And yet ſome might deſerv'd; for they might bee
(As we doe very well know) ſawcy as wee,
And then (our worthy Cittizen) wee hope yee
Might very well undoe them by your copie,
And make em free of Beggers-Hall. This may
Be true; yet you doe not heare me ſay,
〈1 page missing〉
It is; No; we, that here doe feare no ſcore,
Have found your Citizens honeſty heretofore,
And will not now ſuſpect it. 'Tis our prayers
That we may heare ſometimes of your affaires
Wee heard how ready all your brethren were
To lay their Patents downe when they did heare
O'th Parliament, and ſome, in time agreed
With thoſe th' had injur'd, ere they did proceed,
And we admire to ſee you ſo are ſhot
To thinke your caskes would hold when theirs would not.
Your former courſes, queſtion'd now, may be
Compar'd to Sack, which when at libertie,
Stirres not; but being ſtopt as you are now
It burſts the caske, as your owne wine, has you.
And one thing wee'l adviſe you; that you feed
As happily as you can, and ſleepe at need;
For you are ſo much hated here by thoſe
That dy'd for griefe when prices of Wines roſe,
That they doe ſweare it ever as they drinke
You ſhall not eate a bit? nor ſleep a winck,
When you come hither; this upon our oath
They oft proteſted have againſt you both.
This is All that time gives us leave to write
Which we conjecture is no warning ſlight
And therefore thinke of it, and uſe as they
That wiſh your welfare; and doe laſtly pray
Theſe Letters may be read to informe you all,
That we below rejoyce at no mans fall;
And therefore tell thoſe fellowes that employ
Their idle quills for to bely our joy,
They doe amiſſe in laying of their tricks
On Charons boat, and Acheron and Stixs,
And ſo we bid farewell, and ſee you doe
Make much of Juſtice, ſhee'l make much of you.
This ſea'd, was ſtraight deliver'd to Quart-pot
To beare away; when Bacchus with a hot,
And fiery looke gap't thrice, and gave two knocks
Made 'em all ſhake and ſtand like ſenſeles ſtocks
Whilſt with a gravity he did reherſe,
This ſhort Oration (as it is) in verſe.


ANd yet, my Prudent Councell, let me tell 'ee
I ſee my bounty here doth too much ſwell yee,
Tis ſtrange that you ſhould favour ſuch a cauſe
And men that have ſo deep tranſgreſs't my lawes,
As theſe have; and to gives 'em ſuch kind words
In their juſt puniſhment, their crime affords,
No mercy; for the naked truth to tell
I well could wiſh there were a whip at Abel,
To jerke em, and to firke em, and to raiſe
Their memory as they rais'd wine of late dayes,
When like to Bakers (they the world to cozen
Did ſift wine, making foureteen pence to th'dozen,
Which is an innovation, for their good
To hoiſt up wine above the price of blood;
For their ten pence; you know, throughout all ages
Hath ever been, and is, the Hangman's wages.
Conſider of it: England, ſome of you
Nay I my ſelfe have been abuſed too,
How many of my ſubjects have refrain'd
The Taverne, my deere temple, cauſe 'twas ſtain'd,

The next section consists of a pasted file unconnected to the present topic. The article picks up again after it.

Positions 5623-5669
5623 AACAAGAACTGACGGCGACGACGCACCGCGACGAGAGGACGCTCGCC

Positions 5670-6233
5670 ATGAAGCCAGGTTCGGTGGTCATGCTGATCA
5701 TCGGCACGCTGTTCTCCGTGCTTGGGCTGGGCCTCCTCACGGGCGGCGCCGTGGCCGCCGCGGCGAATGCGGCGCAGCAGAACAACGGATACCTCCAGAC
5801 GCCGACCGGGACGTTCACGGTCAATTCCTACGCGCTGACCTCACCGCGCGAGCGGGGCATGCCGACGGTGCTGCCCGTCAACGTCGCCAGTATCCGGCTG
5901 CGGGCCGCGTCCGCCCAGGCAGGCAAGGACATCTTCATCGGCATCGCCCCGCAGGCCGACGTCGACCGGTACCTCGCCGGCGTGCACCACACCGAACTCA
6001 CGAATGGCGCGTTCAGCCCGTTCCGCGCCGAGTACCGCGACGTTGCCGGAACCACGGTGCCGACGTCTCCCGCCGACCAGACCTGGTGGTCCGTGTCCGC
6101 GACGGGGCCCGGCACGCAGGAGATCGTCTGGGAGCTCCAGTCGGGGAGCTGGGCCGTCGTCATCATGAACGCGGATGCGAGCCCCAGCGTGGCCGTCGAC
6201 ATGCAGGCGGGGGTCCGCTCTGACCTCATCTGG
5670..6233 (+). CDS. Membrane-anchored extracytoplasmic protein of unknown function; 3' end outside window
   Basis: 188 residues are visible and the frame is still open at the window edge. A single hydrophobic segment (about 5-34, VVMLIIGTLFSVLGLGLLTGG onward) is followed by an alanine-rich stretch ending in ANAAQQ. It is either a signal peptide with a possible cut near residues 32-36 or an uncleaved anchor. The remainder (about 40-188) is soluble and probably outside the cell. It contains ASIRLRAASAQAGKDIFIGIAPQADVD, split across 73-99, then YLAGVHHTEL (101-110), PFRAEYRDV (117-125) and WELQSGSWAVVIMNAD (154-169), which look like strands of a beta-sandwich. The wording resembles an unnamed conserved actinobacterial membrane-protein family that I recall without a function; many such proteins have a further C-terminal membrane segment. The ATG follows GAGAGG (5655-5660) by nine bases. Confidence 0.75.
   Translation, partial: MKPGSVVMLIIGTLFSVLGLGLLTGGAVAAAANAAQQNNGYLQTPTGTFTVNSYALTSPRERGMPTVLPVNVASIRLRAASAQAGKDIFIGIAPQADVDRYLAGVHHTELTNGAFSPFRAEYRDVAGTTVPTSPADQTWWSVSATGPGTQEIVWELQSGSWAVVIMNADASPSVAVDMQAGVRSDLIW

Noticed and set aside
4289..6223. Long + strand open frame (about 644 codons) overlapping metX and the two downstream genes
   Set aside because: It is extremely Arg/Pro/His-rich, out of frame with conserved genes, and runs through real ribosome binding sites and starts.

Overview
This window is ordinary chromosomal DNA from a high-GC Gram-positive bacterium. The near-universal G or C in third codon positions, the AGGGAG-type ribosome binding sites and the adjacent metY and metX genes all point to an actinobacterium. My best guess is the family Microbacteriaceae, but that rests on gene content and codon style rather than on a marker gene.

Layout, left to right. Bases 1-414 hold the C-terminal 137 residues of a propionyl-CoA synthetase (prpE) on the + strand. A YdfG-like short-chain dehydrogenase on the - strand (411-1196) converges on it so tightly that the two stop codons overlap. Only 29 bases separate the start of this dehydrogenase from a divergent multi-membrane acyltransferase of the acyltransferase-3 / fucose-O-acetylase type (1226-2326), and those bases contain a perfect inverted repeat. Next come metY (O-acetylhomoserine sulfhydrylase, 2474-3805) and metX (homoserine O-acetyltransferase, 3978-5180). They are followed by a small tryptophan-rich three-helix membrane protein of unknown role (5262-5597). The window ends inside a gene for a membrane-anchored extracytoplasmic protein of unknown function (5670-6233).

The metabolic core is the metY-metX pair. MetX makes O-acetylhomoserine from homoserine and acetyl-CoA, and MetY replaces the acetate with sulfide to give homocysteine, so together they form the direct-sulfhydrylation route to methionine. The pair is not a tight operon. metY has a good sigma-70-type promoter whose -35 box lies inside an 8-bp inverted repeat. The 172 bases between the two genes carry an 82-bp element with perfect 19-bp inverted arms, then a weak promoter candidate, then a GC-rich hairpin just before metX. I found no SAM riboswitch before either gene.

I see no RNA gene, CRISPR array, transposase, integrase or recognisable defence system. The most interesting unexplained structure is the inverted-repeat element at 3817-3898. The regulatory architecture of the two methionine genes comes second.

With ſuch extorſion? and were faine
For want of two pence to goe home againe?
Two pence? why I will tell you, tis no leſſe
Then halfe a groat, and boldly I profeſſe,
For two pence more, a man might fully dine
Or purchaſe three parts of a pint of Wine,
Claret I meanwhite: how many here
Now in this place have kill'd themſelves with Beere,
Ev'n for this cauſe? Beſides we well may gather
That men oft times gave oe, when they had rather,
Have ſerv'd mee ſtill, I ſpeake it from my heart
In ſeven pints th'are cheated of a quart,
O injury! and yeyou wiſh theſe men
Here, that they might revive their trade agen,
That by their cunning having wrong'd you too
You then might curſe em as the Citty doe,
Write me a letter that may fully cruſh em
And not ſuch tickling lines as onely bruſh em,
Can you that are the Poets thinke upon
This ſad reſtraint upon your Helicon,
And not revenge it? can you ſtay
And ſee a weeks pay drunke out in a day,
By ſuperarogation? you that are
The luſty cap and feather-men of warre?
Can you my worthy hoſts fit and ſee thoſe
That make you weare od money in your noſe,
Under your noſe triumphing? can you men
You little lecturers that have but ten,
A yeare endure it; no, it ſhall not be
Weel have 'em downe, and now me thinks I ſee,
Your mind bent too't, drinke deep my ſubjects all
That wines ifaith ſhall with a ding-dong fall.

About this transcription

TextThe copie of a letter sent from the roaring boyes in Elizium; to the two arrant knights of the grape, in limbo, Alderman Abel and M. Kilvert, the two great projectors for wine: and to the rest of the worshipfull brotherhood of that patent. Brought over lately by Quart-pot, an ancient servant to Bacchus, whom for a long time they had most cruelly rackt, but hope shortly to be restored to his ancient liberties. Whereunto is added, the oration which Bacchus made to his subjects, in the lower world: published for the satisfaction and benefit of his subjects here.
Extent Approx. 14 KB of XML-encoded text transcribed from 5 1-bit group-IV TIFF page images.
SeriesEarly English books online text creation partnership.
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(EEBO-TCP ; phase 2, no. A80488)

Transcribed from: (Early English Books Online ; image set 156871)

Images scanned from microfilm: (Thomason Tracts ; 28:E156[8])

About the source text

Bibliographic informationThe copie of a letter sent from the roaring boyes in Elizium; to the two arrant knights of the grape, in limbo, Alderman Abel and M. Kilvert, the two great projectors for wine: and to the rest of the worshipfull brotherhood of that patent. Brought over lately by Quart-pot, an ancient servant to Bacchus, whom for a long time they had most cruelly rackt, but hope shortly to be restored to his ancient liberties. Whereunto is added, the oration which Bacchus made to his subjects, in the lower world: published for the satisfaction and benefit of his subjects here. [8] p. : ill. s.n.]Brought over by the same messenger,[London :1641.. (With a title page woodcut.) (In verse.) (Place of publication from Wing.) (Reproduction of the original in the British Library.)
  • Abell, William, fl. 1640 -- Early works to 1800.
  • Kilvert, Richard, d. 1649 -- Early works to 1800.
  • Great Britain -- History -- Charles I, 1625-1649 -- Sources -- Early works to 1800.

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  • Text Creation Partnership,
ImprintAnn Arbor, MI ; Oxford (UK) : 2014-11 (EEBO-TCP Phase 2).
  • DLPS A80488
  • STC Wing C6153
  • STC Thomason E156_8
  • STC ESTC R22174
  • EEBO-CITATION 99871638
  • PROQUEST 99871638
  • VID 156871